Great news from the most prosperous nation on earth
Great news from the most prosperous nation on earth by Simon Black for Sovereign Man
By the mid-1990s, the economy of Zimbabwe was in serious trouble.
The national government under its dictator Robert Mugabe had spent years confiscating private property– real estate, businesses, factories, bank deposits, etc.
And unsurprisingly, this had a disastrous effect on the economy.
Productive citizens and talented entrepreneurs left Zimbabwe in droves– after all, who would want to keep operating under such awful conditions?
So within a few years, everything from food production to mining output to manufacturing had plummeted.
The banking sector collapsed. Unemployment soared. Tax revenue dried up.
So Mugabe did what most politicians would do in that position: he started printing money.
This is an old trick that governments have relied on for thousands of years.
The ‘denarius’ coin of ancient Rome, for example, contained 93.5% silver in the early 100s AD under Emperor Trajan. By the time Aurelian became emperor the following century, the coin contained only 5% silver.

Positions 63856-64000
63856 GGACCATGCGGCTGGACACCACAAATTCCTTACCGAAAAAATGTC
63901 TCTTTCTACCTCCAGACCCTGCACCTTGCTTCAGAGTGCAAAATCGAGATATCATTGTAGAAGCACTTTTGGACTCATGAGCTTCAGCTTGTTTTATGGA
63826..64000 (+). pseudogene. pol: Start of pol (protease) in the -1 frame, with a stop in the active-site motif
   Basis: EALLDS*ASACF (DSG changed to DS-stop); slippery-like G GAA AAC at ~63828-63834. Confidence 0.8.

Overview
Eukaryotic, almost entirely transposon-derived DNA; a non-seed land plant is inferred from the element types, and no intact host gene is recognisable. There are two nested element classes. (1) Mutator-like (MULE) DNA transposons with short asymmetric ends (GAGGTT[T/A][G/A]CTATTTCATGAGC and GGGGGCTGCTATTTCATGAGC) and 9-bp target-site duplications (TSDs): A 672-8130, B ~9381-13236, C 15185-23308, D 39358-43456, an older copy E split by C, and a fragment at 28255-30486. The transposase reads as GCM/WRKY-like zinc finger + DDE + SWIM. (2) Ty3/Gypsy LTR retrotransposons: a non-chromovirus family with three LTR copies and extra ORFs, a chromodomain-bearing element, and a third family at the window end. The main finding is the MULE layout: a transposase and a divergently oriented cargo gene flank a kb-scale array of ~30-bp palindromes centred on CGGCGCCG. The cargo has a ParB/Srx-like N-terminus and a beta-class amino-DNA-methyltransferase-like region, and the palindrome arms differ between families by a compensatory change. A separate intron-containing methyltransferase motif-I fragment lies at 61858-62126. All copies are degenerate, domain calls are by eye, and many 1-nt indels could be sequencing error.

And as the denarius became less and less valuable, prices across the empire soared. Merchants had to keep increasing their prices in order to receive the same amount of silver that they used to… so inflation was rampant.
This is precisely what happened in Zimbabwe.
The government conjured absurd quantities of money out of thin air in order to make ends meet… but the new money had no value.
It’s not like the central bank was able to create new mining production or agricultural output. They just created a bunch of paper.
And with trillions upon trillions of new Zimbabwe dollars flooding into an economy that was suffering an extreme depression, prices started to skyrocket.
By 2000, Zimbabwe’s annual inflation rate was a whopping 55%.
The following year more than 110%. By 2003 inflation was nearly 600%… and nearly 1300% by 2006.
But the government continued printing money.
By 2008 the inflation rate in Zimbabwe was so extreme that no one could even calculate it anymore. Economists estimated that it was as high as 800 TRILLION percent.
In April 2009, the government finally threw in the towel… and the country’s economic planning minister announced that the Zimbabwe dollar would be taken out of circulation “because there is nothing to support and hold its value.”
Frankly, this is the case whenever any country simply conjures new money out of thin air: there’s nothing to support or hold its value.
So for the next ten years, Zimbabwe did not have its own currency; people used dollars, euros, renminbi, South African rand… any other currency they could get their hands on.